Moms 4 Housing: A Movement Begins

The group began occupying this house at 2928 Magnolia Street in West Oakland. The owner, Wedgewood Properties, agreed to sell the property and allow the Moms to stay after they were evicted.
Oakland has four vacant homes for every single person experiencing homelessness, according to Moms 4 Housing. The group began occupying this house at 2928 Magnolia Street in West Oakland. The owner, Wedgewood Properties, agreed to sell the property and allow the Moms to stay after they were evicted.

On Monday, November 18, 2019, two mothers boldly began occupying a West Oakland house that had been vacant for two years on Magnolia Street. Dominique Walker, 34, and Sameerah Karim, 41, members of Moms 4 Housing, wanted to draw attention to Bay Area housing speculation. Real estate investors are sitting on thousands of vacant properties in Oakland at the same time as the homeless crisis in Oakland: where forty-seven percent of unhoused residents are Black and 17 percent are Latinx. 

Unlike many “squatters” who may sneak into properties and remain quiet, Walker and Karim walked in the front door and made noise about the lack of affordable housing and displacement in Oakland.

“No one should be homeless when homes are sitting empty,” reads the Moms 4 Housing mission statement. “Housing is a human right,” a sentiment that resonates with Bay Area residents that have seen rent increases to “market rate” or walked past tents, abandoned mattresses, or RVs on Oakland streets. 

The Moms asked the property owner, Southern California-based Wedgewood Properties to sell to the home to Oakland’s Community Land Trust, a community-run non-profit organization. The home would then become and remain permanently affordable. As stewards of the property, the Oakland CLT would remove the property from the speculative market and become stewards of the property in order to keep the property accessible and affordable.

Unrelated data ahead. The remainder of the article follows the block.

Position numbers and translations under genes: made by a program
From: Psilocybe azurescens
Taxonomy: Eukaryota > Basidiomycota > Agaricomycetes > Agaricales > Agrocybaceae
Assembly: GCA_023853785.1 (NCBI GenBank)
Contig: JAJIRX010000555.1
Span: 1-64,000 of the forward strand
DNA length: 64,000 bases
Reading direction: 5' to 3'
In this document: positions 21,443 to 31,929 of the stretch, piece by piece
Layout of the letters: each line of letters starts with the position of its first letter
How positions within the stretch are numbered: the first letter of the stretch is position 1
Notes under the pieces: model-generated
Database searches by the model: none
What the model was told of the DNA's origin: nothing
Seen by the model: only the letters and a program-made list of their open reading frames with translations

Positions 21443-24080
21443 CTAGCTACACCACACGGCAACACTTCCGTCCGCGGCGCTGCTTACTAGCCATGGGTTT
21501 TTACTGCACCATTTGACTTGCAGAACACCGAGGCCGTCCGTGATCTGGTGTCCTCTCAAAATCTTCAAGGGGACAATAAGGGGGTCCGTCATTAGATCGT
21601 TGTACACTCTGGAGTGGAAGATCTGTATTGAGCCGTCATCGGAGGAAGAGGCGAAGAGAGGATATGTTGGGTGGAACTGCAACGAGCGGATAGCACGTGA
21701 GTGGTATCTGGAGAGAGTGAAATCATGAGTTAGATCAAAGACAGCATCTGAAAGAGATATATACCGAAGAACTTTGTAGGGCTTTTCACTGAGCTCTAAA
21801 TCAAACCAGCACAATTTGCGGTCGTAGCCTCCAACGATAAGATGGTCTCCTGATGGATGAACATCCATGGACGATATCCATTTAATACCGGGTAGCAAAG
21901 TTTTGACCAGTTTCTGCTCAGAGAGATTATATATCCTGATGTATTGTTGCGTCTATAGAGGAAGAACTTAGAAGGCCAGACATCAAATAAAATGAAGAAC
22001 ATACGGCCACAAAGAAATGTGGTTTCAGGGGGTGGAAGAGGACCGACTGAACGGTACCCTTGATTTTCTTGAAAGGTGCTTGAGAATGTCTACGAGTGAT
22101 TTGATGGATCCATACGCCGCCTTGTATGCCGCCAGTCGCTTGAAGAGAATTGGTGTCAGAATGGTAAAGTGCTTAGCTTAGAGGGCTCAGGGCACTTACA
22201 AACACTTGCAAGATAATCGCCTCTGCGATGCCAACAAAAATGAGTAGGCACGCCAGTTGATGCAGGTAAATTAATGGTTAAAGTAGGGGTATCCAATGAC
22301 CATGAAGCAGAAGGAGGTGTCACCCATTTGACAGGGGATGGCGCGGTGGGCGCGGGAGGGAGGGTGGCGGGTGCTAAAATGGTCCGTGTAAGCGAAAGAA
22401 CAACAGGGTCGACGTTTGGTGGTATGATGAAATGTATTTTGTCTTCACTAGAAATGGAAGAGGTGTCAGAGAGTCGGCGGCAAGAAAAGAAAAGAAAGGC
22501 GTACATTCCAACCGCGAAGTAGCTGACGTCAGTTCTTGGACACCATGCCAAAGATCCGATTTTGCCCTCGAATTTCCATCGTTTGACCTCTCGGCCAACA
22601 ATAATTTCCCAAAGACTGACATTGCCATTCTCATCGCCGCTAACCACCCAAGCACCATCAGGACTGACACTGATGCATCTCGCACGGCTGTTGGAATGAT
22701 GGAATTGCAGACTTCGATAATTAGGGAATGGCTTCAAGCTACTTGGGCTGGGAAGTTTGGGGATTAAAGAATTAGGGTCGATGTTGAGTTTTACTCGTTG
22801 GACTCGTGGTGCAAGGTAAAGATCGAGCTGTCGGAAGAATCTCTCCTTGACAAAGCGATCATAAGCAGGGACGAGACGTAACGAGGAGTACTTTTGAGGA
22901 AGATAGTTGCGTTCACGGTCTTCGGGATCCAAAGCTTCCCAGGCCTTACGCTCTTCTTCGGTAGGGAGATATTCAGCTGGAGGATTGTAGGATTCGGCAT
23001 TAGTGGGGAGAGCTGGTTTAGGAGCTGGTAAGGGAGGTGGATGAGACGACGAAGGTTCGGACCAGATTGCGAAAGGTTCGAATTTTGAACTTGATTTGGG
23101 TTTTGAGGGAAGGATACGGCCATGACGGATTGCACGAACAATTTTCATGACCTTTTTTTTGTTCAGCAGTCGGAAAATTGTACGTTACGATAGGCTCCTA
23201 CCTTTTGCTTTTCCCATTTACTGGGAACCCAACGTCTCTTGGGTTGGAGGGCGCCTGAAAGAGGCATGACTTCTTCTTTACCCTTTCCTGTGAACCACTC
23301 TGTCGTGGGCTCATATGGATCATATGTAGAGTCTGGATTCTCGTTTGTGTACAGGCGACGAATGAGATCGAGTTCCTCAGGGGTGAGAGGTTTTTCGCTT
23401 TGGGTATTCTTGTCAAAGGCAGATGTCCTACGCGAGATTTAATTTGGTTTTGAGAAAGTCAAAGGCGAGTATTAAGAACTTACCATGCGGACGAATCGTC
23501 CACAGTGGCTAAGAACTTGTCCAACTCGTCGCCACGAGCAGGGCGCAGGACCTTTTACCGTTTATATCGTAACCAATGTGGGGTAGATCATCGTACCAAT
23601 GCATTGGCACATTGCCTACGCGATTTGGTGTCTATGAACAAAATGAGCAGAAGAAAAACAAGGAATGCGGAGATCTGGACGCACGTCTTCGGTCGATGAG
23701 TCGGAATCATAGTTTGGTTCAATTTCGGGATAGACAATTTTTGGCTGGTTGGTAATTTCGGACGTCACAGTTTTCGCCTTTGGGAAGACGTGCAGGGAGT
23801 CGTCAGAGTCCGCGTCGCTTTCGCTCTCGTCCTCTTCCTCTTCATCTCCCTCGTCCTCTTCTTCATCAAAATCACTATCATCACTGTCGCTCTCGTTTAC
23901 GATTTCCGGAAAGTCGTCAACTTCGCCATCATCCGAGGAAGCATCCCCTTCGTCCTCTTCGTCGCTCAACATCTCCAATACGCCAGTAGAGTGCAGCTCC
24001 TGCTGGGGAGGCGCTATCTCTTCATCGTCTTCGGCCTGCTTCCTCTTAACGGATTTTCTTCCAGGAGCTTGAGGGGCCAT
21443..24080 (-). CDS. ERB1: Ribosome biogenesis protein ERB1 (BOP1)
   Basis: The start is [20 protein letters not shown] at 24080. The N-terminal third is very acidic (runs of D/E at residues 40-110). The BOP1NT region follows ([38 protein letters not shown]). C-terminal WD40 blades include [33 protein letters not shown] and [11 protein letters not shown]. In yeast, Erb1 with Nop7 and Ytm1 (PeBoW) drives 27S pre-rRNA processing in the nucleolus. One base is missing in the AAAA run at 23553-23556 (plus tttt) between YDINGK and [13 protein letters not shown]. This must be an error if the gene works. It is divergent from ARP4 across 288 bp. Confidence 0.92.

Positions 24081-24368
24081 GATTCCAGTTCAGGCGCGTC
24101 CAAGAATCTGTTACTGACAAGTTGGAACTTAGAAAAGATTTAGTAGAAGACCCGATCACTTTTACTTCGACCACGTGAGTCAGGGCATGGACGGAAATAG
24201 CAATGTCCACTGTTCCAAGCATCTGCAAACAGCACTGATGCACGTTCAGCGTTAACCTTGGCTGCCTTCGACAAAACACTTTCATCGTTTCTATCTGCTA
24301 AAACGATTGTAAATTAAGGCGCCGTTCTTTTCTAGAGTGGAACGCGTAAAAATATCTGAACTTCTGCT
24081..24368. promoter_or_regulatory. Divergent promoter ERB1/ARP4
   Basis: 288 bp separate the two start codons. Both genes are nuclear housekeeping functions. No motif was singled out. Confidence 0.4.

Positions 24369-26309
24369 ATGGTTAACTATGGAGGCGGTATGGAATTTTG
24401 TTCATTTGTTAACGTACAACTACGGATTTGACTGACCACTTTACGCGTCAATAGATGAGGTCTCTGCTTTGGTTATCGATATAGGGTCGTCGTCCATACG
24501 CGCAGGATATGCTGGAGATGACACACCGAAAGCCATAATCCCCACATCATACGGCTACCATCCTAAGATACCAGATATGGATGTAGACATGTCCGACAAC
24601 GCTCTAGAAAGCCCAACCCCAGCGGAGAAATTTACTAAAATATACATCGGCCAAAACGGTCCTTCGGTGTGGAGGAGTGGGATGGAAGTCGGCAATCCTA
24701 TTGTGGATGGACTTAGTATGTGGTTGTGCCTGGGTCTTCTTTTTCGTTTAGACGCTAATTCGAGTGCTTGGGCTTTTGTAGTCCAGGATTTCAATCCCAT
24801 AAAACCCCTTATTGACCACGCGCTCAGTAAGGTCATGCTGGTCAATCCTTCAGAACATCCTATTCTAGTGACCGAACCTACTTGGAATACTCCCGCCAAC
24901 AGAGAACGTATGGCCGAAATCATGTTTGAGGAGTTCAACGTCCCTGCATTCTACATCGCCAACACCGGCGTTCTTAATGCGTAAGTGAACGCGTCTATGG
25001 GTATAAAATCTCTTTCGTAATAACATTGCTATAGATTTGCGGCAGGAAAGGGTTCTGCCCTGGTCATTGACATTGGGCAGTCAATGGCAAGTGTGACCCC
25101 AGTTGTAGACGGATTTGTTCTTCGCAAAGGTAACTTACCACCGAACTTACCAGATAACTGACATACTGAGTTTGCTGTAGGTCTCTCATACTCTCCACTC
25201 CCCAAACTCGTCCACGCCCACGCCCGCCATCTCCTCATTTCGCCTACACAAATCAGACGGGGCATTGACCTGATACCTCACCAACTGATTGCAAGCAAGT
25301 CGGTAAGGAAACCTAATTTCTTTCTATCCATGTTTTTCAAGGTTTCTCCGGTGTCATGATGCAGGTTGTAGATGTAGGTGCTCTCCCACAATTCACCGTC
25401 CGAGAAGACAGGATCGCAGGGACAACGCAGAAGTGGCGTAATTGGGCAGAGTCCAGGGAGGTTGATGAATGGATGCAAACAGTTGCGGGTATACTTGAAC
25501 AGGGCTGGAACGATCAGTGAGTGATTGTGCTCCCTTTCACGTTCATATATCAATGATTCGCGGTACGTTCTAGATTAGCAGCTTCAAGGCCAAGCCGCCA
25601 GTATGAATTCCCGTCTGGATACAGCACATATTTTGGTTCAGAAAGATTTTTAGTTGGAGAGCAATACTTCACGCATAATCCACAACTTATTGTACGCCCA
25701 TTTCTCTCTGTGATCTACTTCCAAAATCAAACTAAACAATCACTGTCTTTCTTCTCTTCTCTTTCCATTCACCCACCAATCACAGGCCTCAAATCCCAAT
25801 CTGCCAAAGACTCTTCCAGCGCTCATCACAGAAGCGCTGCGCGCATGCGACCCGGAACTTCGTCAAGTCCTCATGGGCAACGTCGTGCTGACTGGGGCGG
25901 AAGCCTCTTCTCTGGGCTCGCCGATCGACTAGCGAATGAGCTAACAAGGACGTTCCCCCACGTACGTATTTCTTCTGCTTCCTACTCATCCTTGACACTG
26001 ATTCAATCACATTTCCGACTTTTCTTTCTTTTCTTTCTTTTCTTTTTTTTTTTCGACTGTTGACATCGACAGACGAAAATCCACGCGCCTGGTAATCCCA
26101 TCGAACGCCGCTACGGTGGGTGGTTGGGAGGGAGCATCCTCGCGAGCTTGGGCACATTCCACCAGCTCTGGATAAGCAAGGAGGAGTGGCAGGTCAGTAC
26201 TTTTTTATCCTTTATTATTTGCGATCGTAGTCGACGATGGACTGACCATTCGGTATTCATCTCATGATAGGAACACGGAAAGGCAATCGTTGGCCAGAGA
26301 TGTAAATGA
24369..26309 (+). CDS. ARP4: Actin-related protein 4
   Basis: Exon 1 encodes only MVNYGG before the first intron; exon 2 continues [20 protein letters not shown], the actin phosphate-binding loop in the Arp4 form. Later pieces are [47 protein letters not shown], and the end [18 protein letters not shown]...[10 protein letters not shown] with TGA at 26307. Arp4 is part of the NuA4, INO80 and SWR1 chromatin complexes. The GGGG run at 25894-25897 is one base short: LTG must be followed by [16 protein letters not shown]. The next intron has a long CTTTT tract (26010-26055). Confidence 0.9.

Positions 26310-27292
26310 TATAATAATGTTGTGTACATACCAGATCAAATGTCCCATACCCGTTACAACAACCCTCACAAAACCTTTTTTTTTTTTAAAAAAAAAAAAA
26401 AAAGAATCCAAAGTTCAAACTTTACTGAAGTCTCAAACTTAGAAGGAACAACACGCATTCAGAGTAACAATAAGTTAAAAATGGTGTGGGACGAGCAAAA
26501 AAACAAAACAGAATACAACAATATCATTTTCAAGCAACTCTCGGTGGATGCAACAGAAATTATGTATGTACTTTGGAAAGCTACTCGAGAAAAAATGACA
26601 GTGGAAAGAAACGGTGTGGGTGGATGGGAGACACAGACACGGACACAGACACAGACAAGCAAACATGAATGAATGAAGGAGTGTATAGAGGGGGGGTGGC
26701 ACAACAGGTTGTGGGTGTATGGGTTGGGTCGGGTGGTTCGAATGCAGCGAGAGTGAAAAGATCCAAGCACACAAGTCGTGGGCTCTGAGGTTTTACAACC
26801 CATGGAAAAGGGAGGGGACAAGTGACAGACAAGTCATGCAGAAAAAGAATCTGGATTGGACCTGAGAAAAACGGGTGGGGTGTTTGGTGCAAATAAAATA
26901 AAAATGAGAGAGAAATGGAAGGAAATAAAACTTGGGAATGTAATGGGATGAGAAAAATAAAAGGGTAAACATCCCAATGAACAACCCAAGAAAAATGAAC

Wedgewood hired PR firm Singer and Associates and instead offered to pay for moving costs to a homeless shelter operated by Catholic Charities of East Bay, for two months. 

Moms 4 Housing refused and called the offer “disingenuous.” 

“It is deeply disingenuous for this multi-million dollar corporation, through their multi-million dollar public relations firm, to pretend to be concerned about the well being of Black families,.” the Moms said in a statement.

Wedgewood then claimed in December to want to hire “at-risk youth” to renovate the formerly vacant home and operate it as a shelter in partnership with a Los Angeles-based group. Reports later revealed Wedgewood CEO Greg Geiser was a board member of Shelter 37, which had never operated in Oakland.

The Moms attempted to fight an eviction order filed by Wedgewood. On January 10, 2020, an Alameda County Superior Court judge ruled in Wedgewood, rejecting the Moms 4 Housing credo “Housing is a human right,” the Mercury News reported.  

The day before Martin Luther King’s birthday, January 14, marked a pivotal moment for the mothers and the movement. At 5:15 a.m., Alameda County Sheriffs’ Office arrived in a show of force, deputies armed with AR-15s, tactical gear, and a tank to remove the mothers and two supporters from the home. Police arrested the Moms and supporters, who were later released on a $5,000 bond. Moms 4 Housing started a petition calling for the Sheriff’s Office to be held accountable and to “Protect Moms & Babies from Tanks, AR-15s, and Tactical Troops.” 

Days later, city officials announced Moms 4 Housing’s victory: Wedgewood agreed to sell the property to the Land Trust and allow the Moms to return. “We won’t stop until everyone is housed,” Misty Cross, one of the evicted moms said. “We want housing to be a human right.”

One Comment

  1. gary yee

    thank you for the article! It was great to see you yesterday working with others to tell Oakland’s story.

Post a comment

Your email is never shared. Required fields are marked *

*
*